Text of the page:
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Taiwan

Taiwan navy flotilla visits Central America, Caribbean to help bolster diplomatic ties

Taipei feeling the pressure after some of its few international allies have switched allegiance to Beijing

PUBLISHED : Tuesday, 10 April, 2018, 11:07am
UPDATED : Tuesday, 10 April, 2018, 11:22pm

A Taiwanese navy flotilla docked in Nicaragua on Monday in a high-profile visit to highlight its ties to its remaining allies in Central America and Caribbean countries as Beijing presses countries in the region to drop diplomatic relations.

The three vessels – described as being on a training mission – powered into Corinto, a port town on Nicaragua’s Pacific coast, in a visit “to strengthen the ties of friendship”, Nicaraguan officials and Taiwanese diplomats said.

Some of the 800 crew members who disembarked put on a Taekwondo martial arts display after an inspection by Nicaraguan military brass.

The warships were Pan Shi, a modern and sleek Fast Combat Support Ship, Pan Chao, an older, US-designed frigate, and Kuen Wing, a more recent, French-made stealth frigate.

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They were to stay in port for three days, with the crew of officers, sailors and cadets taking part with the Nicaraguan military in joint training activities, the Taiwanese embassy said.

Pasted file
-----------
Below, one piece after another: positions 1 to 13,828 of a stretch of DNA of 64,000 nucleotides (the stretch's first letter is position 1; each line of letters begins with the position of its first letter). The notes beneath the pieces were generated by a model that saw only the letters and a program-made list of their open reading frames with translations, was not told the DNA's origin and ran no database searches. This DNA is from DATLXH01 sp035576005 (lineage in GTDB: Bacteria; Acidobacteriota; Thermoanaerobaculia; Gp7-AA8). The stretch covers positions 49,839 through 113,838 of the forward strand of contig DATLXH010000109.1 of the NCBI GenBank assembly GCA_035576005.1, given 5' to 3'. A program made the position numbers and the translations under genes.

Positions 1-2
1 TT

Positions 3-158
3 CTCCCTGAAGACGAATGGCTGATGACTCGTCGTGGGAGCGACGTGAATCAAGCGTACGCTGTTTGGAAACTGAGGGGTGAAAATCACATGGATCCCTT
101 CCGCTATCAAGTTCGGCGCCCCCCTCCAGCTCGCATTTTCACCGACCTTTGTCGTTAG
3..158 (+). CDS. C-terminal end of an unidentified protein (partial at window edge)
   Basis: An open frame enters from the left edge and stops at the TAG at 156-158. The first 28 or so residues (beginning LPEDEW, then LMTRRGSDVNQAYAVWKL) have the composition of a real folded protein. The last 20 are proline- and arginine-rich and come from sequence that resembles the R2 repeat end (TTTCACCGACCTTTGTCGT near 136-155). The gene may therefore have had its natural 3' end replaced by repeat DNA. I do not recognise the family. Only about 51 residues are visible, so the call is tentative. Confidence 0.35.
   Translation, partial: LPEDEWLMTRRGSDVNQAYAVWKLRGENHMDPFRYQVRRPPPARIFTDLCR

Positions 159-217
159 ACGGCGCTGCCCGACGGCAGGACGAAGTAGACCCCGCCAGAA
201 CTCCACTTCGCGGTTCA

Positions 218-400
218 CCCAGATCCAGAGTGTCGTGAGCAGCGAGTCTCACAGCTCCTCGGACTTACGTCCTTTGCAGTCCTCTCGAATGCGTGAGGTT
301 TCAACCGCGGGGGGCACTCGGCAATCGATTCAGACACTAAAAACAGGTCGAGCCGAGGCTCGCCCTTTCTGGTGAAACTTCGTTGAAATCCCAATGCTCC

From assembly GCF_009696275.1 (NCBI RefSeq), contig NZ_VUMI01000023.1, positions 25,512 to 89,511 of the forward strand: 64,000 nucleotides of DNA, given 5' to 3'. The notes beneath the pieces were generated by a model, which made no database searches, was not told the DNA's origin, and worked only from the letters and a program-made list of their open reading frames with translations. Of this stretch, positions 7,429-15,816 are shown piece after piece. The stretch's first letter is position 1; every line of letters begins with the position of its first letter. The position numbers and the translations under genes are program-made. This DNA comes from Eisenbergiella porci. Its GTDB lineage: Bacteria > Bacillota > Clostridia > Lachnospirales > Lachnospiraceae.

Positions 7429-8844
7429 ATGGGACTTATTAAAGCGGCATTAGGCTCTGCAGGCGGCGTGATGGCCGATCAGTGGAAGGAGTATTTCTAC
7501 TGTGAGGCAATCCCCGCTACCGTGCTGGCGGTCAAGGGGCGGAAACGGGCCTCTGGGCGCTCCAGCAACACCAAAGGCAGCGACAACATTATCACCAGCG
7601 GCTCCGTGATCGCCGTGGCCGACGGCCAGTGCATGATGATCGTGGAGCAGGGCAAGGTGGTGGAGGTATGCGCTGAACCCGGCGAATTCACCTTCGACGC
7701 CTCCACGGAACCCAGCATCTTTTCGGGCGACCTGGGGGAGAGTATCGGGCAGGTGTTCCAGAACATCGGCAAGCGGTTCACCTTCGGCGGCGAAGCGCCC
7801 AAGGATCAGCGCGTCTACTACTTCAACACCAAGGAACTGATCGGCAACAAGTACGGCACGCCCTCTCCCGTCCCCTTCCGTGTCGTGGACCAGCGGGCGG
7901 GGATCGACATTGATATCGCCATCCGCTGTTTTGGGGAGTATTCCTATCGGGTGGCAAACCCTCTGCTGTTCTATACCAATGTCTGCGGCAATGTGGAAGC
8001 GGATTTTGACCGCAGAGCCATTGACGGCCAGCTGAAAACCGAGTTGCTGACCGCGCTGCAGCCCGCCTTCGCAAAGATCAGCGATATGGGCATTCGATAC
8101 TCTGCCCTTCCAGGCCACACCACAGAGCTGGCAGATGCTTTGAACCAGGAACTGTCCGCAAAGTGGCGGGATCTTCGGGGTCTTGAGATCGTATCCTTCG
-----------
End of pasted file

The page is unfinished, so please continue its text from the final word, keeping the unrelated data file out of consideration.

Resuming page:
It was the sixth time Taiwan has sent a “friendship flotilla” to Nicaragua.

After Nicaragua, Taiwan’s navy ships were to go on to make stops in the Marshall Islands, El Salvador, Honduras, Guatemala and the Dominican Republic.

Taiwan is gradually running out of ports of call as mainland China – which considers Taiwan a renegade province that will one day be brought back under Beijing’s control after both sides split at the end of civil war in 1949 – presses countries to drop relations with Taipei.

Half the countries with which Taiwan has diplomatic relations are in Latin America and the Caribbean. And it is slowly losing ground there.

Panama cut ties with Taiwan in June last year to open relations with Beijing. Costa Rica did likewise in 2007.

The parts of Latin America that still have ties with Taiwan, officially called the Republic of China, are the Central American countries of Belize, El Salvador, Guatemala, Honduras and Nicaragua.

The Caribbean states with ties to Taiwan are Haiti, St Kitts and Nevis, St Vincent and the Grenadines, the Dominican Republic and Santa Lucia, plus the South American nation of Paraguay.

Across the region, mainland China’s increased investment and a more assertive foreign policy are being felt both economically and politically.

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That trend has unsettled the United States, which views the mainland Chinese interest as encroachment in a region that it once regarded as its backyard.

US President Donald Trump is to attend a summit of leaders across the Americas in Peru on Friday and Saturday.

White House officials said part of his focus would be on pushing back against “external economic aggression,” taken to mean the mainland China’s growing investment in the region.